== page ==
Phillips' chasers help keep local bars off the rocks


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Originally Posted Online: Nov. 15, 2012, 9:41 pm
Last Updated: Nov. 15, 2012, 11:43 pm
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By John Marx jmarx@qconline.com

Wyatt Phillips is Spike TV's John Taffer, minus the chest-puffing bravado.

Taffer, a longtime food-and-beverage-industry consultant specializing in nightclubs and pubs, is the star of Spike TV's reality show "Bar Rescue." He offers his professional expertise -- at no charge -- to struggling bars in order to save them from closing. Taffer's "look-at-me'' approach makes for great television.

Phillips, on the other hand, uses a low-key, business-like approach to reach out to bar and restaurant owners long before they reach the desperation point. His Bevinco Company offers a liquor inventory-control system.

"I can't say much about the relationship with our company and 'Bar Rescue','' said Phillips, who owns the Bevinco rights (software and auditing materials) for all bars in Iowa and the Illinois Quad-Cities. "But we have been a big part of 'Bar Rescue'.''

Phillips is similar to Taffer in some ways. He understands what it costs to run a food-and-beverage operation.

Phillips pointed out that national data shows bars experience 20 percent to 25 percent shrinkage in inventory each week. Shrinkage can be attributed to something as simple as an improper over-pour of a mixed drink or a draft beer by a bartender, to drinks given away, or to a variety of theft options by servers and bartenders.

Like Taffer, Phillips said he can reduce that number. He shoots for 5 percent shrinkage each audit cycle for the approximately $200 weekly fee charged to each client.

"Say there is $8,000 a week in liquor sales,'' Phillips said. "And 20 percent is going out the door in a variety of ways. We're talking about $1,600 a week you are losing. That's $1,600 a week, four weeks a month, 12 months a year, going out the door. Think about what you can do with another $75,000-plus.''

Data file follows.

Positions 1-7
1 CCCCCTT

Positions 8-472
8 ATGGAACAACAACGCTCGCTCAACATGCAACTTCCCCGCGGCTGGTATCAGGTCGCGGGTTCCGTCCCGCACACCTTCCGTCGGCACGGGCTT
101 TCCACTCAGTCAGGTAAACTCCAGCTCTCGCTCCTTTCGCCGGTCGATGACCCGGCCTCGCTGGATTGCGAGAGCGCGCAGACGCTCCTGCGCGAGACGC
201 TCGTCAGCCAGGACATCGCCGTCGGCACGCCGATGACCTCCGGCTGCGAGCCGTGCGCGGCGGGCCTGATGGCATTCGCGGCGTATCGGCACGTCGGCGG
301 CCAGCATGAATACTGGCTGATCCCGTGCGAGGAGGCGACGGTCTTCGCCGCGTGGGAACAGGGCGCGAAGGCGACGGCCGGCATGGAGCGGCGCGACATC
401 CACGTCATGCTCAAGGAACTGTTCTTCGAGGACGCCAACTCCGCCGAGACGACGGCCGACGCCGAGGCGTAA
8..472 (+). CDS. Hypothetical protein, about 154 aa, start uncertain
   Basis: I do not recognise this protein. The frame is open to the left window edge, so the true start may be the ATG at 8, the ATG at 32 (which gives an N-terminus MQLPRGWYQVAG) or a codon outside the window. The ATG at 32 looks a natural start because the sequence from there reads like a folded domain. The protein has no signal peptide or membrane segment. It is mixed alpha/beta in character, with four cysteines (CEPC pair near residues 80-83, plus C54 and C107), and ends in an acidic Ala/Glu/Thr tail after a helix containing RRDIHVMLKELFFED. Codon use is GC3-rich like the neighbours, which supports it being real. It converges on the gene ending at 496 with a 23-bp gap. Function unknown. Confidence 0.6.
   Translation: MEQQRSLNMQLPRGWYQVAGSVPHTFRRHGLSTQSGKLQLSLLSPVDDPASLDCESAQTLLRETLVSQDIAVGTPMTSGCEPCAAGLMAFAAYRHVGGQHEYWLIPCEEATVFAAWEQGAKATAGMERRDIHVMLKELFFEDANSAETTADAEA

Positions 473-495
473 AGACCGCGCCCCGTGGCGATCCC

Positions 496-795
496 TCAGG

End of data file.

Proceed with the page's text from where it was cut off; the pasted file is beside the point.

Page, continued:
As Taffer does, Phillips' staffers perform reconnaissance to determine operational and service weaknesses in an establishment. After studying the observations made, Phillips meets with the owner and staff to discuss his findings, and to describe the changes that need to be made.

"There's nothing covert,'' Phillips said. "It's simply knowing what to look for and having a plan of attack in place. We have one that has worked. And there is no hollering and screaming or finger-pointing at staff. The facts are laid out, and we go forward.''

Coal Valley's Mulligan's Pub was far below the national shrinkage average when proprietor Pieter Hanson called on Phillips. Still, operating with 14 percent shrinkage, Mulligans's was losing, on average, $1,200 per week through shrinkage and lackluster inventory management.

After three months of working with Phillips, Hanson said, Mulligan's is at 96 percent (4 percent shrinkage). He added that Mulligan's is audited every Thursday by Phillips.

"I simply needed to see where we were,'' Hanson said. "And a lot of it was my managing of inventory. I found we were doing many things right, but that some tweaking would make us better. Wyatt saw that. He continues to monitor our progress.''

Though their styles differ, Phillips said he is grateful for Taffer and the "Bar Rescue" television show.

"Awareness is a good thing,'' Phillips said. "The more informed you are, the better it is to run your business.''


Columnist John Marx can be reached at (309) 757-8388 or jmarx@qconline.com. 
















 



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